International Information

With the continuing rise of economic globalization, even attorneys who do not practice international law may need to know how to gather information about foreign countries and markets. For example, an attorney may need to research which countries have the most stable governments or best infrastructure or who may be an appropriate counsel for a client who needs representation in a foreign country. One of the best resources about other countries is the CIA Factbook, and an on-line version is now available for free at .html. Detailed information in nine categories is presented for each of the 200 countries profiled. The categories range from the country's geography, people, government, economy, and communications to its transportation systems.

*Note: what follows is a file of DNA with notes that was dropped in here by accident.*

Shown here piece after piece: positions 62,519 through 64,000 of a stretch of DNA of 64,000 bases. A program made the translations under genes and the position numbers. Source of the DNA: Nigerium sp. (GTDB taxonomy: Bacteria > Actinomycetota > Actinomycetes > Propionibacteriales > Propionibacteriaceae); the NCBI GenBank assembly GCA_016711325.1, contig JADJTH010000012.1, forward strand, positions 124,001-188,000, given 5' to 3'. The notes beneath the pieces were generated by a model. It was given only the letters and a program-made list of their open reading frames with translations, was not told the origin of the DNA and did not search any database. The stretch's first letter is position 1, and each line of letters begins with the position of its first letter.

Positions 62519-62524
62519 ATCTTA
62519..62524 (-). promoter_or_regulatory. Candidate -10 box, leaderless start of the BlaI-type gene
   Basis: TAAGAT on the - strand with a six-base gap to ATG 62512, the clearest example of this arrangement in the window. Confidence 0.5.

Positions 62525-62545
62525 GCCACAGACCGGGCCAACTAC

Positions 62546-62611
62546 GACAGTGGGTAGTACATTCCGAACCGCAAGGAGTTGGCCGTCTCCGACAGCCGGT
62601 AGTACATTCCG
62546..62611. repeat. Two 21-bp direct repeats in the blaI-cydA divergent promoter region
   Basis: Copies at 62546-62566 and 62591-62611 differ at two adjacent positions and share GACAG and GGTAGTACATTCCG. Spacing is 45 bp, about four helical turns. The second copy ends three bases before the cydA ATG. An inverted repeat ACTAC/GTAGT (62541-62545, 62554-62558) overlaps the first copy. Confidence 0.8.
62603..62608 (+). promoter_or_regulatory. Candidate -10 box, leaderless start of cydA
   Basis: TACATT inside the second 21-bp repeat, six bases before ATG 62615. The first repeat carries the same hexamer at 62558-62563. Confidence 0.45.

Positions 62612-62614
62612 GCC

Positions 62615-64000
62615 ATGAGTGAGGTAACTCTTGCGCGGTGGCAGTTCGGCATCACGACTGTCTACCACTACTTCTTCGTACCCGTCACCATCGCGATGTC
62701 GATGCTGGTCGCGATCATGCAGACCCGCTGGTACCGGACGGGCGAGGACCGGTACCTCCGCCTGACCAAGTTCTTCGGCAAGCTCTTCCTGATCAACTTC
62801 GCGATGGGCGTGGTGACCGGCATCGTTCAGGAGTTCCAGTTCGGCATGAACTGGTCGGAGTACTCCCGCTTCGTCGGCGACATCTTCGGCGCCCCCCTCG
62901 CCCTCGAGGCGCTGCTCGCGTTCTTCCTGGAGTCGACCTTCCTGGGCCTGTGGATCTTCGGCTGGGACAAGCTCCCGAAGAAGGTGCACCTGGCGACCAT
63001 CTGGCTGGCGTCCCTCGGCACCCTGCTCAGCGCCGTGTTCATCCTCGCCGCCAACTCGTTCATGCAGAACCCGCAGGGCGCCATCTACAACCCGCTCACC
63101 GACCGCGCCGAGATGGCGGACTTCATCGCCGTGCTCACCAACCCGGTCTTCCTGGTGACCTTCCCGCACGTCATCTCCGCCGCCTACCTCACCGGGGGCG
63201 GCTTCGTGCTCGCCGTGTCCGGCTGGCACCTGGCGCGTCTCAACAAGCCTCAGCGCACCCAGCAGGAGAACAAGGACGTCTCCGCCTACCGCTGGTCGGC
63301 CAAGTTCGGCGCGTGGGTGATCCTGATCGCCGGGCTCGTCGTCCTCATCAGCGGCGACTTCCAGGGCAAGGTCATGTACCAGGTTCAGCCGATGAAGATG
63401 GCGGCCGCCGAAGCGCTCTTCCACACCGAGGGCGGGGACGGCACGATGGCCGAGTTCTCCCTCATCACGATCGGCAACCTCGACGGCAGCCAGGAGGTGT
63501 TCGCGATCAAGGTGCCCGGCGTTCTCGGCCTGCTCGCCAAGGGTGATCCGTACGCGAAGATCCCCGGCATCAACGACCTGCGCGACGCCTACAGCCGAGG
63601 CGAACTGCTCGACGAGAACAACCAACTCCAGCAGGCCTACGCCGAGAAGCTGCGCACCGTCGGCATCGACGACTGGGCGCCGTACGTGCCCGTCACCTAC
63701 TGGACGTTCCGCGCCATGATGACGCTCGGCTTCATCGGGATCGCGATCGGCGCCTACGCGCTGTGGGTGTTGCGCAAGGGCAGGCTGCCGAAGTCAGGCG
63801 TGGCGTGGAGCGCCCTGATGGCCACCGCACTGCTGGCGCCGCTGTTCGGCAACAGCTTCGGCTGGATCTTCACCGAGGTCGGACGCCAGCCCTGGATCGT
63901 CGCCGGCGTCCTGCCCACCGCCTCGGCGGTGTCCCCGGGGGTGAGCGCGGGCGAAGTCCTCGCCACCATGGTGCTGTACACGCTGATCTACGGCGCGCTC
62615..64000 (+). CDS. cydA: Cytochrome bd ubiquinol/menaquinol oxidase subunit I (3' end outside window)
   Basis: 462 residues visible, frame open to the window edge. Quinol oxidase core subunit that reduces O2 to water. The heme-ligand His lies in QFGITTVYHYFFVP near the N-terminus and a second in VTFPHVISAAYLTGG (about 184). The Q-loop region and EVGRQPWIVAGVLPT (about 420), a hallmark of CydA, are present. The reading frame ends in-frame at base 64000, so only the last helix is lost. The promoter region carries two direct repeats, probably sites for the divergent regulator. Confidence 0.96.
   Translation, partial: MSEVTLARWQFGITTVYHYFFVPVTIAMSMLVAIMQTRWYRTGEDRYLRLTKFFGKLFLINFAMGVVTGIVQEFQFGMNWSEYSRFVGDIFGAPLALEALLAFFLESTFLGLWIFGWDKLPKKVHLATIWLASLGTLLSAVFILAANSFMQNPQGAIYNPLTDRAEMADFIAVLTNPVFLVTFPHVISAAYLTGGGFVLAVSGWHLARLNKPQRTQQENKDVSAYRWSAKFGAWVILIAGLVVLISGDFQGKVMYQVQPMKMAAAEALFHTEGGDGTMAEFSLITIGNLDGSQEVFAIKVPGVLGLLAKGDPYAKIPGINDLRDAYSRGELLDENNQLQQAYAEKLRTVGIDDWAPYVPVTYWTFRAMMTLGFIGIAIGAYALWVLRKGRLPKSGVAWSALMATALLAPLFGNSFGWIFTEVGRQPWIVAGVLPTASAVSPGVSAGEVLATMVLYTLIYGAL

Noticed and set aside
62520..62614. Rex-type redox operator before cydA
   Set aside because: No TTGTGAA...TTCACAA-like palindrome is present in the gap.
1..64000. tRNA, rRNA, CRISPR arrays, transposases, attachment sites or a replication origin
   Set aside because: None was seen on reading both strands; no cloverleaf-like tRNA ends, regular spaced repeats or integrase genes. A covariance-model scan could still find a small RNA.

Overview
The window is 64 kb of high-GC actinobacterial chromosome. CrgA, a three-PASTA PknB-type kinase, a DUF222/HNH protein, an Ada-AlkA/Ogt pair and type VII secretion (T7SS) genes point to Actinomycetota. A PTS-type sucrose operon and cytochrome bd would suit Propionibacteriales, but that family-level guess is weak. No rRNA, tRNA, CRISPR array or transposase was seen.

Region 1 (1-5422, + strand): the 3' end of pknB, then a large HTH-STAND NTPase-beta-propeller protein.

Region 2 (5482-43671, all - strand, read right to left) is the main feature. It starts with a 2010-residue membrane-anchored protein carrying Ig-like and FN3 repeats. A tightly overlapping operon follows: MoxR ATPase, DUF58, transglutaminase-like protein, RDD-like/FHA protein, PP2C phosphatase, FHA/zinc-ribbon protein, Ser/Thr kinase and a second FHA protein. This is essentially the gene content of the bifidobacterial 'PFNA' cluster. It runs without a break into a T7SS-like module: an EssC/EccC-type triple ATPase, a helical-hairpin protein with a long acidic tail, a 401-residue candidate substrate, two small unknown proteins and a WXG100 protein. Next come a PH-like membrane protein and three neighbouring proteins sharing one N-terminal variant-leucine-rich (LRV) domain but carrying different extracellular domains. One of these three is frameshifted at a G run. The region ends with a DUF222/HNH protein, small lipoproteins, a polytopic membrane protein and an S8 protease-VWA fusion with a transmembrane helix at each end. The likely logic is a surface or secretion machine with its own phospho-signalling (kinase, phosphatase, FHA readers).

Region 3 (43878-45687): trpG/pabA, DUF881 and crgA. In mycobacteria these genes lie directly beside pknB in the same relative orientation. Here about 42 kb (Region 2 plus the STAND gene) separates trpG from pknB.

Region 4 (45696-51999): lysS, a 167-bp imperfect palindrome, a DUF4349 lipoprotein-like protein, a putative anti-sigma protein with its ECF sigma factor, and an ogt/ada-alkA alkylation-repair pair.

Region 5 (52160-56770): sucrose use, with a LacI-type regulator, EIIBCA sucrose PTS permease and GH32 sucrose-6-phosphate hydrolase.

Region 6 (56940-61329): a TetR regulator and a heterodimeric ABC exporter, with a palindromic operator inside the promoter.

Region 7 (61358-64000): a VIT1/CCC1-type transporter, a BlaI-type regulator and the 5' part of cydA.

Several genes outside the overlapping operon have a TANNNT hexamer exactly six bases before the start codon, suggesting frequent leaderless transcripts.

To search for foreign attorneys by practice areas, one can use Martindale-Hubbell online ( By clicking the Location/Area of Practice tab, one can create a search as specific as one for law firms in Copenhagen with a business law practice and with 100 or more members, at least one of whom speaks English. To know the appro-priate time to contact a Danish law firm, go to the World Clock Web site (, where one can discover the current time in over 500 foreign cities. This site can also be used to convert the date and time of a local event into those of a foreign city.

Attorneys either know the law on a given legal subject or know where to find it, but they also have to know about topics outside the law. This usually involves gathering factual information about topics one knows next to nothing about. With all the factual information one can gather from the Internet, it is possi-ble to learn enough quickly to assess the merits of a case or to find the right statistic to make a point with a jury. The Internet affords attorneys the ability to conveniently access these facts day or night, often for free.